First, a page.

The 49ers stood side-by-side with members of the Paradise High football team during the national anthem on Monday night. (Tony Avelar)

Even after driving 200 miles to the south, Paradise High School’s football team couldn’t escape the reminders. They had made the journey at the invitation of the San Francisco 49ers, who were to play the New York Giants on “Monday Night Football,” yet the Air Quality Index was at 161 at kickoff, a level that’s considered unhealthy. The Camp Fire that has ravaged Northern California and devastated most of their lives was to blame.

Yet for a few hours, the Bobcats tried not to think about that, or the destruction they momentarily left behind. They were on the field with real NFL players during a real NFL game, and that was good enough.

“It’s fantastic. First-class treatment,” Paradise Coach Rick Prinz told the Mercury News. “These guys are going to remember it forever. It’s just a great show of humanity and support.”

49ers General Manager John Lynch welcomed the Bobcats and gave them the news that they would be on the field for the national anthem (while also jokingly chiding one of the players for wearing a Raiders hat).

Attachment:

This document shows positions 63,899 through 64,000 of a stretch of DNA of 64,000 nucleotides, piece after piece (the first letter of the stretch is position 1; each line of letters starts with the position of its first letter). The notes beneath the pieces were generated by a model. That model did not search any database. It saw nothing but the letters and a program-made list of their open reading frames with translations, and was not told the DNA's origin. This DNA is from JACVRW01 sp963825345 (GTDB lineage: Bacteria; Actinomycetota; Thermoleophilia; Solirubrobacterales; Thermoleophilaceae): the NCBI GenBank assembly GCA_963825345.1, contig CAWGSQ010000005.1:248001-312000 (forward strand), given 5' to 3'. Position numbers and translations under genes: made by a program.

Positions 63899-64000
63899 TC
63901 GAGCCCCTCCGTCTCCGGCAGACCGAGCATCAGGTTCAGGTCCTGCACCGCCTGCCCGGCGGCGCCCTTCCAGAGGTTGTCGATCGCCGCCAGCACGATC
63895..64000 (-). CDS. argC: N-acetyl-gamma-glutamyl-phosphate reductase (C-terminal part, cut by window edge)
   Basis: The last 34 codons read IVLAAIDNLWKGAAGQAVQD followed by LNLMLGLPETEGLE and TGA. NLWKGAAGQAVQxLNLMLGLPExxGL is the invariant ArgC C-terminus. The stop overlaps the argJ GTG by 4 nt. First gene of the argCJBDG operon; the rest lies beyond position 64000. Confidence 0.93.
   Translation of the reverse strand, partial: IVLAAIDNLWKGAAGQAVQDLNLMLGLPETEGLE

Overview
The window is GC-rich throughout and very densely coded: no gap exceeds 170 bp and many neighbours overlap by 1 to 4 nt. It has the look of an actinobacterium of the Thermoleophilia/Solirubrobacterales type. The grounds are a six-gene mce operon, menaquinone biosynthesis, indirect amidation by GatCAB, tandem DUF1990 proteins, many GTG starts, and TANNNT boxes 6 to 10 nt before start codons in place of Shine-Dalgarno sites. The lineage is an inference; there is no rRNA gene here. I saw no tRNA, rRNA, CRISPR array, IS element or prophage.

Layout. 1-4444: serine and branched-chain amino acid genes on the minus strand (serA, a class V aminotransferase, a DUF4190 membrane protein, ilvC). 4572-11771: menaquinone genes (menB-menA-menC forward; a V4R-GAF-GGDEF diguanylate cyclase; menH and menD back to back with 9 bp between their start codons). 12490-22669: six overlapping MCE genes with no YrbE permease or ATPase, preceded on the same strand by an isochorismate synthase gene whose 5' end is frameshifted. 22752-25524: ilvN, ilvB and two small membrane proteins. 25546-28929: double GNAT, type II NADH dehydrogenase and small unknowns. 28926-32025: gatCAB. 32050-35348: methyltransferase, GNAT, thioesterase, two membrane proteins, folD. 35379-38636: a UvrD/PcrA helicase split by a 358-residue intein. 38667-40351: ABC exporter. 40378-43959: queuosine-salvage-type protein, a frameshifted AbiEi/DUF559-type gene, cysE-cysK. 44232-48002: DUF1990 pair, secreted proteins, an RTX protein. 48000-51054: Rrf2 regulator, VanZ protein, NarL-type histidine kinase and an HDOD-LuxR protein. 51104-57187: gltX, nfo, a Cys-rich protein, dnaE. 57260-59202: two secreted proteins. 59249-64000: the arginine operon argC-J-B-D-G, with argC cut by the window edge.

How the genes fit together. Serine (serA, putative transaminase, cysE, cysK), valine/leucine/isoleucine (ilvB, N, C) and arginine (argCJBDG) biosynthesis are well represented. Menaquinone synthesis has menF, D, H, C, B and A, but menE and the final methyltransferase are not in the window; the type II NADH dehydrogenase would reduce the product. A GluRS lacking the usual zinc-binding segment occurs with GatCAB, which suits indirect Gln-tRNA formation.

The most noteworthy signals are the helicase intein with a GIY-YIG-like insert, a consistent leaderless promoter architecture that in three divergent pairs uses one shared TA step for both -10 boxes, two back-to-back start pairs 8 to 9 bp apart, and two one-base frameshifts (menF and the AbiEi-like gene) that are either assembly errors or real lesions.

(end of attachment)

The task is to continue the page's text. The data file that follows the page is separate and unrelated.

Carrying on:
“First of all, you need to take off that Raiders hat,” he told one player with a laugh. “You guys help us out and stand with our guys during the national anthem. Our guys are fired up for it. Stand with our team right out there. And, most of all have a good time tonight, all right?”

As told by the Mercury News’s Daniel Brown, the Bobcats finished 8-2 in the regular season and were all set to face 2-8 Red Bluff High at home in the first round of the Division II Northern Section playoffs when the Camp Fire began last week, giving Paradise no choice but to forfeit the rest of the season because, one player estimated, 90 percent of the team had lost their homes.

"One of my players put it best,” Prinz said. “He said, ‘I really want to play the game, but I lost everything I own and I need to find out where I’m going to live.’ "

Butte County Superintendent Tim Taylor then reached out to an old friend named Jesse Lovejoy, the director of the 49ers Academy — an outreach program that seeks to help troubled kids — and the team museum to see if he could pull any strings to get Paradise players to Monday’s game. Not only did the 49ers send tickets, but they also sent buses and sideline passes. Thirty five players, 16 cheerleaders and eight coaches made the trip, Brown reports.

“I think it’s just a show of solidarity from our community,” Lynch said after his pep talk with the players. “Hey, we can all stand together and reach out and help each other during a time like this. .. I think we all just think about our families. I think about my kids. When you see the videos of people leaving, and driving through it, it’s tough.

“You think about the firemen and firewomen out there continuing to fight this … These are tough times and it takes everyone pulling together to help. These people are going to need support for a long time and I think we’ll do whatever we can and I would encourage everyone to do what they can to help these people out.”

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